As Jasper Morello (Joel Edgerton) reflects on the navigational error which resulted in a man’s death and may have cost Jasper his career, his wife Amelia (Jude Beaumont) hands him the letter assigning him to his next voyage.
Summary by Dr Marian Quigley.
The film opens in the imaginary industrial city of Gothia. Chimneys belch smoke into the sepia-toned atmosphere populated by bulky mechanical contraptions which seem to float effortlessly through space. Anthony Lucas’s silhouette animation style reveals little of the characters’ facial expressions, adding to the sense of mystery evoked by Jasper’s reflection that one degree can be 'enough to unmake a man’ and by the unexplained falling figure of a man seen in this clip. The music (by Bruce Rowland) and sound effects (by John Rowland) – particularly the man’s scream and the sound of a bell tolling in the background – add to the film’s sense of impending doom.
In this animated film, the aerial navigator Jasper Morello (voiced by Joel Edgerton), accompanied by the academy biologist Dr Claude Belgon (voiced by Helmut Bakaitis), sets out on a voyage aboard the airship Resolution to establish a line of beacons enabling wireless communication. Claude is searching for a cure for the fatal epidemic sweeping Gothia whilst Jasper – whose navigational error on his previous voyage caused a crew member’s death – hopes to redeem his career.
Following a collision with the airship Hieronymous, and the discovery of the skeletons of its crew, Claude convinces Captain Griswald (voiced by Tommy Dysart) to continue their journey aboard the abandoned vessel. On an island, they discover a dangerous creature which embodies a cure for the plague. They take on board live specimens of the creature. On their return journey, Jasper faces a moral dilemma when he realises that Claude is prepared to sacrifice human lives in order to achieve personal fame.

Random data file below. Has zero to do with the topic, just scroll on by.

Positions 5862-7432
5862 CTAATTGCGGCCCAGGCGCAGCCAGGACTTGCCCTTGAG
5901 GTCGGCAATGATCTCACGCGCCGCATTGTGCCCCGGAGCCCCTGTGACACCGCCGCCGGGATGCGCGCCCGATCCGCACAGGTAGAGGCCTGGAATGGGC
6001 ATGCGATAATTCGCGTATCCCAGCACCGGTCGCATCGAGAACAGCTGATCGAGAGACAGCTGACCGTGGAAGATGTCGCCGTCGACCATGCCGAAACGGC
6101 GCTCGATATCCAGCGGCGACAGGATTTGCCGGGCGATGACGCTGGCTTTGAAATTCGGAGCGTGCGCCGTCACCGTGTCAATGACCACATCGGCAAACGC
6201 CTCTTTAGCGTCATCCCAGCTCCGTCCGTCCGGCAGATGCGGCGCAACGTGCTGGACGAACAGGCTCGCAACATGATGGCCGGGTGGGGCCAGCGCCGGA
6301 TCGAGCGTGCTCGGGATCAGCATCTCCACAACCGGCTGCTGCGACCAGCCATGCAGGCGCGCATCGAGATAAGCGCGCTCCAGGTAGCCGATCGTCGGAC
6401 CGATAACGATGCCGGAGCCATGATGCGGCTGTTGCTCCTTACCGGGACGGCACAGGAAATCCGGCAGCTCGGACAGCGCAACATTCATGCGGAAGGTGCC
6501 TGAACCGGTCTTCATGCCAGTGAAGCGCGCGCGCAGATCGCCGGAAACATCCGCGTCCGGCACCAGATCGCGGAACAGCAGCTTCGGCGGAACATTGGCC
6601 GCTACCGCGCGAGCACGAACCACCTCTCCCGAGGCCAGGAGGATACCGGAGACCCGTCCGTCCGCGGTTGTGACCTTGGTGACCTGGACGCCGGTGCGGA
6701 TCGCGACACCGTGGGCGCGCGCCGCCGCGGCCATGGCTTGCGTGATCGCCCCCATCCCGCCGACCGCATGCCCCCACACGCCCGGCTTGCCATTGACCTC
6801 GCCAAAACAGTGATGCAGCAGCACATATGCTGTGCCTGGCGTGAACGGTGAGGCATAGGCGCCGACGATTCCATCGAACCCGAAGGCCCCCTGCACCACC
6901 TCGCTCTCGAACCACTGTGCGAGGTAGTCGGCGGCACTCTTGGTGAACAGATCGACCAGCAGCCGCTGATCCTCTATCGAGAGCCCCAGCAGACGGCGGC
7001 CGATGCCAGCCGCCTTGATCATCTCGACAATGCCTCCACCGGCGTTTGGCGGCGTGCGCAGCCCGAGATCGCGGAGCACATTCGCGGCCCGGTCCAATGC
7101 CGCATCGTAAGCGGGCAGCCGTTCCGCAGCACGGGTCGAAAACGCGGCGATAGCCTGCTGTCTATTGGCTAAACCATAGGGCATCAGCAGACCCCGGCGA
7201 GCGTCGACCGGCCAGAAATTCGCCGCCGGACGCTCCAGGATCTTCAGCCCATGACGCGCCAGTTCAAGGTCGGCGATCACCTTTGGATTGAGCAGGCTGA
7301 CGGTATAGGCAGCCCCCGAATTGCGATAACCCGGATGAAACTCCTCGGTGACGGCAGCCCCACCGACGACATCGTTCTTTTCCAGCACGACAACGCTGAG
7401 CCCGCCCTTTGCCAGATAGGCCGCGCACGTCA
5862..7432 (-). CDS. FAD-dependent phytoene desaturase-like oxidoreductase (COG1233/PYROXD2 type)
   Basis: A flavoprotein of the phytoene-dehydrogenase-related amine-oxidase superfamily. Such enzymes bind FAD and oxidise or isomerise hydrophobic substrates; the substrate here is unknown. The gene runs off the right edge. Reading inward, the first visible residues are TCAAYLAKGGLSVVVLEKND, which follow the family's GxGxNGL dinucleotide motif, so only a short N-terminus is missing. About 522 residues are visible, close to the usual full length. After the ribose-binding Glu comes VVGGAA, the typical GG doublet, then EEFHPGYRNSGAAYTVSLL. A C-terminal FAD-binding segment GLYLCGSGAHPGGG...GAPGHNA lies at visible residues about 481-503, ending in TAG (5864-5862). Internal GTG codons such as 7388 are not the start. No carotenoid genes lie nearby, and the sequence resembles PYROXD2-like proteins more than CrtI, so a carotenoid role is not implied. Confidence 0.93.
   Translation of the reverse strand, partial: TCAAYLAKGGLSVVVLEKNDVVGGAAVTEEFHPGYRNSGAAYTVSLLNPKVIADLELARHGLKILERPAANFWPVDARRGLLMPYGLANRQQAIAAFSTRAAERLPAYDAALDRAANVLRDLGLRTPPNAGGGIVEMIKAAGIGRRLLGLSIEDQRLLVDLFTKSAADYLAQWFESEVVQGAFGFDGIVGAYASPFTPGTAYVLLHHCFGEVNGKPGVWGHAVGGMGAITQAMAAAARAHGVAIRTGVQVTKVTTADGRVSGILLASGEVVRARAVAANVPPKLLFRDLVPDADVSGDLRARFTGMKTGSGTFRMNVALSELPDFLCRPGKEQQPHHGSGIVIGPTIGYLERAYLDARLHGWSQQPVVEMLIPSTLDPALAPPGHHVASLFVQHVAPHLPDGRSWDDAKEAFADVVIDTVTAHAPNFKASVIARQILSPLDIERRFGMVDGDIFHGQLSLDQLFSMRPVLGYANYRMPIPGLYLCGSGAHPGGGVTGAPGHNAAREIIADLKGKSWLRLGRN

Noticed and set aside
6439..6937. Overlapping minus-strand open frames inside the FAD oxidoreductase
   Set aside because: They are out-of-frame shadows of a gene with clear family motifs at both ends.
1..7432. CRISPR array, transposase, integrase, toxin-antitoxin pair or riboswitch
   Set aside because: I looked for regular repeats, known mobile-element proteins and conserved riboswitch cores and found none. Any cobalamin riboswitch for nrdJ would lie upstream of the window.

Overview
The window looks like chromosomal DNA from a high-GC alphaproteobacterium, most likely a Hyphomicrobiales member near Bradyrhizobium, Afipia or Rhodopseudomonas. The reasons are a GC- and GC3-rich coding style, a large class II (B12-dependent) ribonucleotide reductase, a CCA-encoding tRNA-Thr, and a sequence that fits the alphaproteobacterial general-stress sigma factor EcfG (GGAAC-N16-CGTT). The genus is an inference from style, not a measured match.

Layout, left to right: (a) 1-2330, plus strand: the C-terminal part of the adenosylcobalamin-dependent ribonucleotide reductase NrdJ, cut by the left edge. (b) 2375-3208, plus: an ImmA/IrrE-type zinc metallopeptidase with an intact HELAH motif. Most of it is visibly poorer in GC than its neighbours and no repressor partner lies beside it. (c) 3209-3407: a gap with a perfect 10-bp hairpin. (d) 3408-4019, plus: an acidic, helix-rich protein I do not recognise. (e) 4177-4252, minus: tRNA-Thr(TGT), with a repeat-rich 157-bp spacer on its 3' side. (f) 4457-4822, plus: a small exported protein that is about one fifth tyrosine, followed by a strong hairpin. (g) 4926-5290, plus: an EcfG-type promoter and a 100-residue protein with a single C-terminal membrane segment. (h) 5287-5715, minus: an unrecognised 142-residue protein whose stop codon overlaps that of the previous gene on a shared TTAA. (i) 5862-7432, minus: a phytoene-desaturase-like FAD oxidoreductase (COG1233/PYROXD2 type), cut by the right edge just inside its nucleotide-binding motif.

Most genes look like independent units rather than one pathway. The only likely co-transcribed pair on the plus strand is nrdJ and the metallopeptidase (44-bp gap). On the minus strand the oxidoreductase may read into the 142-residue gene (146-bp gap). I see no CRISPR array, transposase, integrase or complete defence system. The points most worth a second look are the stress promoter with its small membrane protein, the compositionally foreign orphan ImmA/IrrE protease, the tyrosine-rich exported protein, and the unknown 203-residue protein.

An Oscar nominee for Best Short Animation as well as winner of the Grand Prix at the Annecy International Animated Film Festival and two AFI Awards in 2005, The Mysterious Geographic Explorations of Jasper Morello is a visually stunning film. Director Anthony Lucas established this unique animation style, where silhouette paper cut-outs of hand-drawn characters are scanned then digitally manipulated, making his student film Shadowland (1988) then used it again in Holding Your Breath (2001). Although the style has been compared with Lotte Reininger’s The Adventures of Prince Achmed (1926), Lucas explains that he stumbled on the technique by accident when a light on an animation table went out.
Skilfully combining 2D and 3D animation techniques, the film conveys an imaginary world containing both Victorian and futuristic elements whilst its compelling story recalls the nineteenth century adventure tales of Jules Verne and Edgar Allen Poe. As well as the classic gothic elements of death, decay and terror, the film reflects the 'steampunk’ genre, seen in Katsuhiro Ôtomo’s Japanese anime Steamboy (2004), which nostalgically envisions an early Victorian era of steam-powered machines. Despite their apparent bulk, steam-powered airships float through the polluted industrial atmosphere of Gothia whilst intricate, cog-driven machinery and Jasper’s compass in particular, assume an almost magical quality. Ultimately, however, Jasper must rely on himself rather than technology in order to resolve his moral dilemma.
The story, narrated by Jasper, is based on a traditional hero’s journey narrative in which the hero (Jasper) leaves the ordinary world (Gothia) to travel on a quest to a special world (the volcanic island), then returns to the ordinary world. The film, which evokes an aura of mystery from the outset, is a superb example of the way in which animation, at its best, can create a magical imaginary, yet convincing, world.
The Jasper Morello website lists the film as 'the first voyage’ in a trilogy based on the adventures of the aerial navigator. The Mysterious Geographic Explorations of Jasper Morello was produced by Anthony Lucas’s company, 3-D Films, with production funding from Film Victoria and finance from the Australian Film Commission and SBS Independent.
Jasper Morello was selected for over 40 film festivals and competitions internationally. It played in cinemas around Australia from December 2005, in a double bill with the silent Soviet Union documentary The Man with a Movie Camera (1929, with a new score by Michael Nyman). SBS broadcast Jasper Morello on 10 March 2006 and it was released on DVD on 15 March 2006.
Notes by Dr Marian Quigley